Find Information About:

Drugs & Supplements

Get information and reviews on prescription drugs, over-the-counter medications, vitamins, and supplements. Search by name or medical condition.

Pill Identifier

Pill Identifier

Having trouble identifying your pills?

Enter the shape, color, or imprint of your prescription or OTC drug. Our pill identification tool will display pictures that you can compare to your pill.

Get Started
My Medicine

My Medicine

Save your medicine, check interactions, sign up for FDA alerts, create family profiles and more.

Get Started

WebMD Health Experts and Community

Talk to health experts and other people like you in WebMD's Communities. It's a safe forum where you can create or participate in support groups and discussions about health topics that interest you.

  • Second Opinion

    Second Opinion

    Read expert perspectives on popular health topics.

  • Community


    Connect with people like you, and get expert guidance on living a healthy life.

Got a health question? Get answers provided by leading organizations, doctors, and experts.

Get Answers

Sign up to receive WebMD's award-winning content delivered to your inbox.

Sign Up


What’s the best way to protect your family against hepatitis? Follow these eight tips:

1. Ask your doctor about vaccination.

The vaccines for hepatitis A and hepatitis B are highly effective. They can be given in separate injections, or in a combined vaccine. No vaccine is available for hepatitis C.

2. Make hand-washing a priority.

Insist that family members wash their hands thoroughly after using the bathroom (or changing a diaper) and before handling food or eating. Washing with soap and water is fine, although alcohol-based hand sanitizers seem to be even more effective.

3. Watch out for other people’s blood.

There’s no way to tell that a particular person has hepatitis. “Many people with hepatitis have absolutely no symptoms whatsoever,” says Melissa Palmer, MD, clinical professor of medicine at New York University School of Medicine in New York City.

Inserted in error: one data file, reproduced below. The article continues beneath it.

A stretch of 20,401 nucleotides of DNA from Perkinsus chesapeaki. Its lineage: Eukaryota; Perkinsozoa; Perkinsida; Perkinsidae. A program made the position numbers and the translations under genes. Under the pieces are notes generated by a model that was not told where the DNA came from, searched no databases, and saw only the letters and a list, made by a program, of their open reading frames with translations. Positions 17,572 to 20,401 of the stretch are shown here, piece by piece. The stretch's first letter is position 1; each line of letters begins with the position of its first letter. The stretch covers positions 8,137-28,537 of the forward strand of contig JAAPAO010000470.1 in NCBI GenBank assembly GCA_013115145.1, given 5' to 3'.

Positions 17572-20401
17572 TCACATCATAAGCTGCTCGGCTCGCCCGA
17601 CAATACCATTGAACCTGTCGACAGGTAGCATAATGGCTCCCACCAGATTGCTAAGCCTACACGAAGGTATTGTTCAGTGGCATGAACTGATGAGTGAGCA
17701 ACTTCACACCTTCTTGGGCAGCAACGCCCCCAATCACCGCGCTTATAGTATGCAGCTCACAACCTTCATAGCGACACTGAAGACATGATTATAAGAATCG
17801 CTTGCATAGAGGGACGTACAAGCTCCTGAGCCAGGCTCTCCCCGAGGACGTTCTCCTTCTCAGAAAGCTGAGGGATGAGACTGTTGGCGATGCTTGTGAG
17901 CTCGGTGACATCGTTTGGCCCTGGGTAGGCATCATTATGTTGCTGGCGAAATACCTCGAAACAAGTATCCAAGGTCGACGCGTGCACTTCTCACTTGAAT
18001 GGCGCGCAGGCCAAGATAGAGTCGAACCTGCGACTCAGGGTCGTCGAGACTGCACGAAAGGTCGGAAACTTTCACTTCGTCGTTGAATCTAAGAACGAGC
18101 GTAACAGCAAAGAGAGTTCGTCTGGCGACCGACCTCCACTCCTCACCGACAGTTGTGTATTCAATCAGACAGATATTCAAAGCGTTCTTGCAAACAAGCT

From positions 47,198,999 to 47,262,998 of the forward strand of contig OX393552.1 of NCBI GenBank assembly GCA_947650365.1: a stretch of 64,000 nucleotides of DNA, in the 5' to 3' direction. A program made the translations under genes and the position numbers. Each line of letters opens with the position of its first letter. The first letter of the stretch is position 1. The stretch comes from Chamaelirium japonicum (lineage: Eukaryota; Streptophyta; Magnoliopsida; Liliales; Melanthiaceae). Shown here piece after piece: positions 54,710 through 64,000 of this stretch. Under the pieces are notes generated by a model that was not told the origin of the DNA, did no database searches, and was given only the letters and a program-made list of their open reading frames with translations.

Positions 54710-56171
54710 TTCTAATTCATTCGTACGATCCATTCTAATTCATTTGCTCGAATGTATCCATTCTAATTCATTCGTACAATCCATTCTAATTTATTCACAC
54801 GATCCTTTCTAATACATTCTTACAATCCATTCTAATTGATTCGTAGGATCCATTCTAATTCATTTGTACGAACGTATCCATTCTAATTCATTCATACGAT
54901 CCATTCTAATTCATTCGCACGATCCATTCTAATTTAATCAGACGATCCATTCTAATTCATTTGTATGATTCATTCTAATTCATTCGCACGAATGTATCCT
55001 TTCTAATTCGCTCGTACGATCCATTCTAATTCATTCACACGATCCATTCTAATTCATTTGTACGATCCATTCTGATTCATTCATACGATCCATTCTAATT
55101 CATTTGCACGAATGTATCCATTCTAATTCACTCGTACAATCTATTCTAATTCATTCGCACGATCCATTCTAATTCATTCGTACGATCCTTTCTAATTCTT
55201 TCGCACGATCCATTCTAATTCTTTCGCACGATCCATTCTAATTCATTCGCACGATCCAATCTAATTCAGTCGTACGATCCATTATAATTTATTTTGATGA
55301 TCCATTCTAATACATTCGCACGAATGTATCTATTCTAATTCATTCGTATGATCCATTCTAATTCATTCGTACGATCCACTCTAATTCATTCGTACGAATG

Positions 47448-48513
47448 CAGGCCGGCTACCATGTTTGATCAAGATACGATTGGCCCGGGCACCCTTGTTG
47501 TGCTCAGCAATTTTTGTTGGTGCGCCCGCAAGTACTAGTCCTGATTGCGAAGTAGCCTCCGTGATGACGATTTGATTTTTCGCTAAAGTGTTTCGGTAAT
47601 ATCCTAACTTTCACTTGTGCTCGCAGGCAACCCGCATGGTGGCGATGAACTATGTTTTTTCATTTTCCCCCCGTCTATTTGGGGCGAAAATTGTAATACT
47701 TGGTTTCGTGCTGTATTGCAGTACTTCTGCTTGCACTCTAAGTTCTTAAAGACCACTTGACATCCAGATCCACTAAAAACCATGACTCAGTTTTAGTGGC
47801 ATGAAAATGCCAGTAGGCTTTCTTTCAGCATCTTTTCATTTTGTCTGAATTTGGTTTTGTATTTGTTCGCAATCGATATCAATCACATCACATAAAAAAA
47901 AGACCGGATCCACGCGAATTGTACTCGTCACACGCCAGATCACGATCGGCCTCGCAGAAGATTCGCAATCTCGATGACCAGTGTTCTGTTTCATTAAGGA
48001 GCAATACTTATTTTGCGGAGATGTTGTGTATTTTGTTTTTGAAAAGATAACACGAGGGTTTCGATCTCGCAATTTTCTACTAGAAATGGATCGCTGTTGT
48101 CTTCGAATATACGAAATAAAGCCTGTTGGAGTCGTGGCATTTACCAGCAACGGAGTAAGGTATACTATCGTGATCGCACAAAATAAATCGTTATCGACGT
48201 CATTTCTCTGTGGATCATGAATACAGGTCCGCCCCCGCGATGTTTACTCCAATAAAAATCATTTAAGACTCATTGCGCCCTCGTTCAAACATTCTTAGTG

Consequently, it makes sense to follow the lead of health-care workers and assume that all blood is infectious. “Any blood exposure can transmit hepatitis B and C,” says John W. Ward, MD, director of the division of viral hepatitis at the CDC.

“Of course, if someone needs first aid, you don’t want to avoid helping them. If blood contact does occur, wash the blood off as soon as possible.”

4. Beware of needles.

It’s possible to get hepatitis from hypodermic needles and the tools used to create tattoos and piercings. So be wary of them -- and encourage family members to do likewise. If a family member is determined to get a piercing or tattoo, he should get it only from a licensed professional working in a well-maintained facility.

Don’t be shy about sharing your concerns about infection control -- whether the person wielding the needle is a tattoo artist or your own physician.

“It’s good to express your concern to the people in your doctor’s office,” Ward says. “Let them know that you are concerned about the level of infection control in the practice.”

5. Know when to share -- and when not to.

Sharing works well with toys, tools, and brownies but is a terrible idea when it comes to toothbrushes, razor blades, nail files, and other personal items. This includes medical equipment and needles.

What Puts You at Risk?

See how viral hepatitis spreads. Discover where the risk is greatest.
See slideshow